Harvest finished in the second week of September, it was a rather drawn out event in the end, but on the whole went well. The new combine was the highlight of the year, a great machine that will hopefully be serving us well for the next decade. However, being a farmer, there is always something to worry about and this year it is the prices. The collapse in milk prices over the last year has been well published; but now it is hitting home with me of the 30% reduction in grain prices also, with no immediate prospect of a recovery on the horizon.

To take my mind off impending gloom on the current viability of British agriculture, I was delighted that our work in Farrington Oils has come to the attention of some influential people, like His Royal Highness.

A couple of weeks ago, I had a mysterious phone call to say we had been selected for a royal visit, to the home of Farrington’s Mellow Yellow “if you are interested?” Of course, we were interested, but the catch was it all had to be arranged within a few days. The timing was perfect for us as we have been investing in the business, hence we had something to talk about and see.

We hastily invited local councillors, colleagues, and customers to the event, with everyone being asked to keep it quiet. The drivers and armed police came out to check everything were up to scratch, with no security issues. Floors were scrubbed, equipment polished, whilst my mother and Eli made some Mellow Yellow inspired cakes and made sure we had enough cups and saucers to hand.

It also allowed us to exert some pressure on the local engineers to finish off the work in time for the occasion, it being finally finished the evening beforehand. We have installed more oil presses, increasing our capacity by two-thirds, along with two impressive oil storage tanks, increasing capacity by 400%. On the morning we busily gave the new equipment a final check-over before starting it working, nervously checking for leaks and issues, before getting changed into suit and tie.

His Royal Highness the Duke of Gloucester came to visit, spending time touring our factory and meeting the team. He bottled his own oil, before enjoying refreshments, chatting to our guests. It was a great event, I was very proud to show off our team at Farrington Oils. I was delighted to talk about our investment in equipment, a new staff position to look after national sales and our two latest export customers in the Middle East and Asia.

Following the visit, everyone was really pleased with a job well done, although exhausted. It is fantastic for company moral to be able to do something different and exciting occasionally; to invite customers and other guests to show them first hand what we do and, to be proud of our village and our county.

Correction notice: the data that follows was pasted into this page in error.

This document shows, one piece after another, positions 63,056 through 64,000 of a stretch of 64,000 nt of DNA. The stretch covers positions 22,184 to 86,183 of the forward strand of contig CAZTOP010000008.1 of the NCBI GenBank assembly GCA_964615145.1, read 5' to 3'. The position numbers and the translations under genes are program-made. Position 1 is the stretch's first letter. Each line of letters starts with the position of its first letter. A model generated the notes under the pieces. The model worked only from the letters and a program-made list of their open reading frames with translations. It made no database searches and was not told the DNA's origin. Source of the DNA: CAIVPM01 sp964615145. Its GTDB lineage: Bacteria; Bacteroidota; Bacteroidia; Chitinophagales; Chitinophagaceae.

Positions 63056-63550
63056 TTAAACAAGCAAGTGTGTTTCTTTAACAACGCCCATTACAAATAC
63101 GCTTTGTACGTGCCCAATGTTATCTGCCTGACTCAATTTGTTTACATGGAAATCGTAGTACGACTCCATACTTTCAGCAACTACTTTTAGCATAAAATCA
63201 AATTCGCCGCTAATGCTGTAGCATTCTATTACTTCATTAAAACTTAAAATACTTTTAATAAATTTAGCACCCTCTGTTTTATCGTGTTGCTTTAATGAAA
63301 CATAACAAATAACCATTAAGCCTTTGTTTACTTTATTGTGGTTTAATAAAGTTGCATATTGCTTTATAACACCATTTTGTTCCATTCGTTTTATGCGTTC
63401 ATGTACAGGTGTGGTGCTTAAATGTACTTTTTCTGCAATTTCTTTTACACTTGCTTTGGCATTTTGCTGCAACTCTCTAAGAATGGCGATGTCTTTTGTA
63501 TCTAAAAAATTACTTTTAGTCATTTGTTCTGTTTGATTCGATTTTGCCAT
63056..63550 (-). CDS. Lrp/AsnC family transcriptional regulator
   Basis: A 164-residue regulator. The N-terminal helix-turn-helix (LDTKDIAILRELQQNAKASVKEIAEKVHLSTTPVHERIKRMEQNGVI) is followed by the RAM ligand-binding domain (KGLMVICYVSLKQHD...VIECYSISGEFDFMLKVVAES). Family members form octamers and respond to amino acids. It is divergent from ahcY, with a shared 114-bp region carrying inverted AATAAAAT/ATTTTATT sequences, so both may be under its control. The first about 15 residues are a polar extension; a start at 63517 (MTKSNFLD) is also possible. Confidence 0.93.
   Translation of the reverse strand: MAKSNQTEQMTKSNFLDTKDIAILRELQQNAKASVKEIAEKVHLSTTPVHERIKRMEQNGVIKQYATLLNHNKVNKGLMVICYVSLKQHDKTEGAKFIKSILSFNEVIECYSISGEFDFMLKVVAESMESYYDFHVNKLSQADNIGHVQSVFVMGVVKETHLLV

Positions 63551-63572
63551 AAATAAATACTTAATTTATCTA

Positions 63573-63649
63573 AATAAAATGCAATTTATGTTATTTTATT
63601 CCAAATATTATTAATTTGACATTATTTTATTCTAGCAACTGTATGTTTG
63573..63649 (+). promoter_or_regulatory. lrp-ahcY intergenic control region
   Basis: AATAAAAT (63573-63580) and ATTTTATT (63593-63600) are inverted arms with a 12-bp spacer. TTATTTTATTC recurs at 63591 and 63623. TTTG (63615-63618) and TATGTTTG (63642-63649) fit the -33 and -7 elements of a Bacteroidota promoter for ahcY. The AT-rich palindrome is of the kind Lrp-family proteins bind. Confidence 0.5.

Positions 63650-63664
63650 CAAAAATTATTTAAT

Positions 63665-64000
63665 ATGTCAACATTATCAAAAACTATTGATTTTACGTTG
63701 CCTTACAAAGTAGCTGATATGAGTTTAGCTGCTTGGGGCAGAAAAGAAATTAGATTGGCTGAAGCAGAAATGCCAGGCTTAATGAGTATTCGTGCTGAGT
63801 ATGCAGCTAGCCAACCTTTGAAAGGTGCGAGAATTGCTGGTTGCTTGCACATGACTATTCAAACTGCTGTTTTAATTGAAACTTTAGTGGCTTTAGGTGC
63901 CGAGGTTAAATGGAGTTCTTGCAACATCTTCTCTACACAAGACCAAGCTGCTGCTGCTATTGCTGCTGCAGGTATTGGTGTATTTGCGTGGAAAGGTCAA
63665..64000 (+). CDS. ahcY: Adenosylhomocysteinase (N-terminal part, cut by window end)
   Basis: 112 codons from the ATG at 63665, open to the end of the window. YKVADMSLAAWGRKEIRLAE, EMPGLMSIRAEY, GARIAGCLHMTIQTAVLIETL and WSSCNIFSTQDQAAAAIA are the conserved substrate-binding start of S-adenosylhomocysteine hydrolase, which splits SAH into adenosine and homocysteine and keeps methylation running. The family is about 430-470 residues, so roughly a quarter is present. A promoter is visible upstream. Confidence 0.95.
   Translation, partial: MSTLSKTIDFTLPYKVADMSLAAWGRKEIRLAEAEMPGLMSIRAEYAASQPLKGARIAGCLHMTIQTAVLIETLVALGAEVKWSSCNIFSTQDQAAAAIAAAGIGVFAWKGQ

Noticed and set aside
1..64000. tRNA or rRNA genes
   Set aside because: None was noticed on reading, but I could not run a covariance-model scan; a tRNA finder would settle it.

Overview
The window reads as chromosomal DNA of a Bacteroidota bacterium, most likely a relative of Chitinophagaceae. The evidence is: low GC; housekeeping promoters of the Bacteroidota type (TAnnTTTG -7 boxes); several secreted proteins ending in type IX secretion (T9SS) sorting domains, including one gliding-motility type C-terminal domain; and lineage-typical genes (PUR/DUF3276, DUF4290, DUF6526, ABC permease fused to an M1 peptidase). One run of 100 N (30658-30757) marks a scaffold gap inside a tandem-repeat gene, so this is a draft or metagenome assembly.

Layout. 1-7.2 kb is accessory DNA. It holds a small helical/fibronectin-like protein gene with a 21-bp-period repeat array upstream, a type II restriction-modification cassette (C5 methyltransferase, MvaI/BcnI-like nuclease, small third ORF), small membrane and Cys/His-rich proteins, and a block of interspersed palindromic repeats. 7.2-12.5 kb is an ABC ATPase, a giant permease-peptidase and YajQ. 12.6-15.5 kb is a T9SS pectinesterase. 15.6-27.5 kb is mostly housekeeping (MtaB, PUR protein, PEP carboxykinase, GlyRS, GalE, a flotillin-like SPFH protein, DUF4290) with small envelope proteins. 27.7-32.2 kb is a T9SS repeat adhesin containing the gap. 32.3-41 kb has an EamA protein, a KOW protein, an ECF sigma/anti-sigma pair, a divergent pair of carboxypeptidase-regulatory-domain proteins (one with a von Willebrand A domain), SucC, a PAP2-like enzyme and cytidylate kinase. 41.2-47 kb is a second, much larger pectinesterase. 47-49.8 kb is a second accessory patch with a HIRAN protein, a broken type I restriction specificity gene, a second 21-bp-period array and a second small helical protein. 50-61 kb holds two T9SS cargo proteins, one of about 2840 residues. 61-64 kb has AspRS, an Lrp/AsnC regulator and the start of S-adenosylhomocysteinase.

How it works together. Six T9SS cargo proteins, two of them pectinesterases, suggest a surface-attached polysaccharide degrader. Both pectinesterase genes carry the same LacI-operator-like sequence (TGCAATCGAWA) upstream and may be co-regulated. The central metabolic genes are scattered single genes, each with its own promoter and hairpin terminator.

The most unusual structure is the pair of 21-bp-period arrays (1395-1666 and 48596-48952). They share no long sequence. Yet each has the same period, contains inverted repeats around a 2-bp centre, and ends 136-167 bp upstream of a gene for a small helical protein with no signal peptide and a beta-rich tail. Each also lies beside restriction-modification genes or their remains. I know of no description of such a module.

As September draws to a close, we are in the final stages of the busy workload. Harvest seems a distant memory, the rapeseed is all planted and growing well, although a little rain wouldn’t go a miss; now it is just the wheat that needs planting. So the question is to plant wheat or not to plant wheat?

Like many of the jobs on an arable farm, I don’t have the luxury of a crystal ball to see what the weather is going to do over the next few weeks. September has to date been the driest on record. The lack of rain has not allowed much blackgrass and other weed seeds to germinate and grow, which ideally I would like to have a chance to kill off with a weed killer before we start planting wheat. If we drill too early, these weed seeds will germinate at the same time as the crop and cause problems for the next season. If we wait too long and the weather breaks, we may struggle to get the crops into good soil conditions, or at all. The plan is to encourage the weeds to grow quickly by giving the soil a gentle rake, kill off the weeds before planting some fields whilst the conditions are favourable, then wait as long as I dare before planting the remainder. In other words, I’m hedging my bets in trying to make the right decision.

I read recently that Richard Branson has given up eating beef because of his concerns over greenhouse gas emissions produced by cattle. He is, of course, correct – cows produce methane (from flatulence), however, Mr. Branson’s concerns are more about intensively produced beef in South America where cattle are raised in feed lots consuming huge resources to produce beef for North America. It is a completely different story in Britain and other similar countries, where beef is reared less intensively. Whilst it is true cows do flatualte because they are ruminant animals, meaning they eat grass, something we humans are not able to do. If we all stopped eating beef, what would happen to our green and pleasant land? Perhaps we could plough it all up to grow more crops to feed a vegetarian world, but there again that would cause other environmental issues, including the emission of greenhouse gases.

Sometimes, out of good intensions and trying to make the right decision, people can get a little side tracked without seeing the bigger picture. Besides, did I mention that air travel is a huge cause of greenhouse gas emissions? What would Mr. Branson say about that?